"You admit to this, hamshira?" he asked again in a tired voice.

"I do," Mariam said.

The man nodded. Or maybe he didn't. It was hard to tell; he had a pronounced shaking of his hands and head that reminded Mariam of Mullah Faizullah's tremor. When he sipped tea, he did not reach for his cup. He motioned to the square-shouldered man to his left, who respectfully brought it to his lips. After, the Talib closed his eyes gently, a muted and elegant gesture of gratitude.

Mariam found a disarming quality about him. When he spoke, it was with a tinge of guile and tenderness. His smile was patient. He did not look at Mariam despisingly. He did not address her with spite or accusation but with a soft tone of apology.

"Do you fully understand what you're saying?" the bony-faced Talib to the judge's right, not the tea giver, said. This one was the youngest of the three. He spoke quickly and with emphatic, arrogant confidence. He'd been irritated that Mariam could not speak Pashto. He struck Mariam as the sort of quarrelsome young man who relished his authority, who saw offenses everywhere, thought it his birthright to pass judgment.

"I do understand," Mariam said.

"I wonder," the young Talib said. "God has made us differently, you women and us men. Our brains are different. You are not able to think like we can. Western doctors and their science have proven this. This is why we require only one male witness but two female ones."

"I admit to what I did, brother," Mariam said. "But, if I hadn't, he would have killed her. He was strangling her."

"So you say. But, then, women swear to all sorts of things all the time."

"It's the truth."

"Do you have witnesses? Other than your ambagh?"

"I do not," said Mariam.

"Well, then." He threw up his hands and snickered.

It was the sickly Talib who spoke next.

"I have a doctor in Peshawar," he said. "A fine, young Pakistani fellow. I saw him a month ago, and then again last week. I said, tell me the truth, friend, and he said to me, three months, Mullah sahib, maybe six at most – all God's will, of course."

He nodded discreetly at the square-shouldered man on his left and took another sip of the tea he was offered. He wiped his mouth with the back of his tremulous hand. "It does not frighten me to leave this life that my only son left five years ago, this life that insists we bear sorrow upon sorrow long after we can bear no more. No, I believe I shall gladly take my leave when the time comes.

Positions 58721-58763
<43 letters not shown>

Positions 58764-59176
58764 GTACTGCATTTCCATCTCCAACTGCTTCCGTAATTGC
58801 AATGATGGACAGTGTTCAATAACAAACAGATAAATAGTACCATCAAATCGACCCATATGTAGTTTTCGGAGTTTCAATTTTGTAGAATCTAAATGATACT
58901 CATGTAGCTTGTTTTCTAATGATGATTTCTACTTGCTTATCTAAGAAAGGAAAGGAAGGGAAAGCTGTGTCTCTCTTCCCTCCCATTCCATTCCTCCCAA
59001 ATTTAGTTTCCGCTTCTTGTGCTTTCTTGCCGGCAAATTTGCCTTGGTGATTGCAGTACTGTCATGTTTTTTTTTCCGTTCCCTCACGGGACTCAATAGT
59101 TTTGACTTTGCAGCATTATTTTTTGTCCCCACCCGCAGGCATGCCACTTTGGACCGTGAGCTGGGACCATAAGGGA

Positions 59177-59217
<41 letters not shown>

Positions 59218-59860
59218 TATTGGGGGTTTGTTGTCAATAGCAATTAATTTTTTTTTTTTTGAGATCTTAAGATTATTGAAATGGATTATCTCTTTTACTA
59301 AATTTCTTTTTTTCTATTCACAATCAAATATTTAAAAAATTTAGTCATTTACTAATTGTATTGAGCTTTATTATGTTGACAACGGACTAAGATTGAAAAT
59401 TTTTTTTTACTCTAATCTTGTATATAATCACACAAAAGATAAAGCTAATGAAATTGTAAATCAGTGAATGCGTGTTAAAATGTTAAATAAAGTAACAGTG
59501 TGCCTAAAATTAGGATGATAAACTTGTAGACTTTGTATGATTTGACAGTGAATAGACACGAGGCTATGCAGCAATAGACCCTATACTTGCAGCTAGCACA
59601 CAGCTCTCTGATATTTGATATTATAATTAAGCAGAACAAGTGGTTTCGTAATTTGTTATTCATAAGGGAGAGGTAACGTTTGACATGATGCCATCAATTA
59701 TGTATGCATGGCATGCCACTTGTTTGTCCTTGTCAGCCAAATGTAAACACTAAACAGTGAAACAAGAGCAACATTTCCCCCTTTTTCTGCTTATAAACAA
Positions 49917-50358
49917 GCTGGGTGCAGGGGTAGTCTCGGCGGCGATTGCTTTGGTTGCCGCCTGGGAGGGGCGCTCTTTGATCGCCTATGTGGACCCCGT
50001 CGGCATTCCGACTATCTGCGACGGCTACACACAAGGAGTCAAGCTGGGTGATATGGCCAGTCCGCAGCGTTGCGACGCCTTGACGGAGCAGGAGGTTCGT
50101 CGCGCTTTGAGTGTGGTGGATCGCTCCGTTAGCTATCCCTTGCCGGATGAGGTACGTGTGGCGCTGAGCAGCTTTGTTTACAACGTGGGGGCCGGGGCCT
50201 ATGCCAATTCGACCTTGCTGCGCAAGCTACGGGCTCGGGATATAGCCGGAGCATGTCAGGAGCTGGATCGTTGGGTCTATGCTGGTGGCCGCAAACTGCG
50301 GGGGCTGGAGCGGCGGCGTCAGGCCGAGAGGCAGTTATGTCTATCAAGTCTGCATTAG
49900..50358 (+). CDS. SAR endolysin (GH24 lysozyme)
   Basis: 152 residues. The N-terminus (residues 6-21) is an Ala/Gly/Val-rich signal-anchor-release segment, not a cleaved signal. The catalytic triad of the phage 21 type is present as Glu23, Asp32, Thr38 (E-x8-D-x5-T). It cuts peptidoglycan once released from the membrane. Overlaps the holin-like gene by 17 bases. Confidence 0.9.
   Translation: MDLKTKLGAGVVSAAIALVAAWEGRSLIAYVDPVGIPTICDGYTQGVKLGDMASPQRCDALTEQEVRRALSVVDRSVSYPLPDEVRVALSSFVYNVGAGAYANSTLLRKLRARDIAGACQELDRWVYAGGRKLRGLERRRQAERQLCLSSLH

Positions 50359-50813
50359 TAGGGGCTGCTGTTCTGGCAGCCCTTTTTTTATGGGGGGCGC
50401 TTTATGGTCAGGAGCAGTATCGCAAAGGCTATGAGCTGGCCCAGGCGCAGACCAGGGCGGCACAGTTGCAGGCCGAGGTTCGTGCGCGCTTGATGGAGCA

"What frightens me, hamshira, is the day God summons me before Him and asks, Why did you not do as I said, Mullah? Why did you not obey my laws? How shall I explain myself to Him, hamshira? What will be my defense for not heeding His commands? All I can do, all any of us can do, in the time we are granted, is to go on abiding by the laws He has set for us. The clearer I see my end, hamshira, the nearer I am to my day of reckoning, the more determined I grow to carry out His word. However painful it may prove."

He shifted on his cushion and winced.

"I believe you when you say that your husband was a man of disagreeable temperament," he resumed, fixing Mariam with his bespectacled eyes, his gaze both stern and compassionate. "But I cannot help but be disturbed by the brutality of your action, hamshira. I am troubled by what you have done; I am troubled that his little boy was crying for him upstairs when you did it.

"I am tired and dying, and I want to be merciful. I want to forgive you. But when God summons me and says, But it wasn't for you to forgive, Mullah, what shall I say?"

His companions nodded and looked at him with admiration.

"Something tells me you are not a wicked woman, hamshira. But you have done a wicked thing. And you must pay for this thing you have done. Shari'a is not vague on this matter. It says I must send you where I will soon join you myself.

"Do you understand, hamshira?"

Mariam looked down at her hands. She said she did.

"May Allah forgive you."

Before they led her out, Mariam was given a document, told to sign beneath her statement and the mullah's sentence. As the three Taliban watched, Mariam wrote it out, her name – the meem, the reh, the yah, and the meem – remembering the last time she'd signed her name to a document, twenty-seven years before, at Jalil's table, beneath the watchful gaze of another mullah.

 

MARIAM SPENT TEN DAYS in prison. She sat by the window of the cell, watched the prison life in the courtyard. When the summer winds blew, she watched bits of scrap paper ride the currents in a frenzied, corkscrew motion, as they were hurled this way and that, high above the prison walls. She watched the winds stir mutiny in the dust, whipping it into violent spirals that ripped through the courtyard. Everyone – the guards, the inmates, the children, Mariam – burrowed their faces in the hook of their elbows, but the dust would not be denied. It made homes of ear canals and nostrils, of eyelashes and skin folds, of the space between molars. Only at dusk did the winds die down. And then if a night breeze blew, it did so timidly, as if to atone for the excesses of its daytime sibling.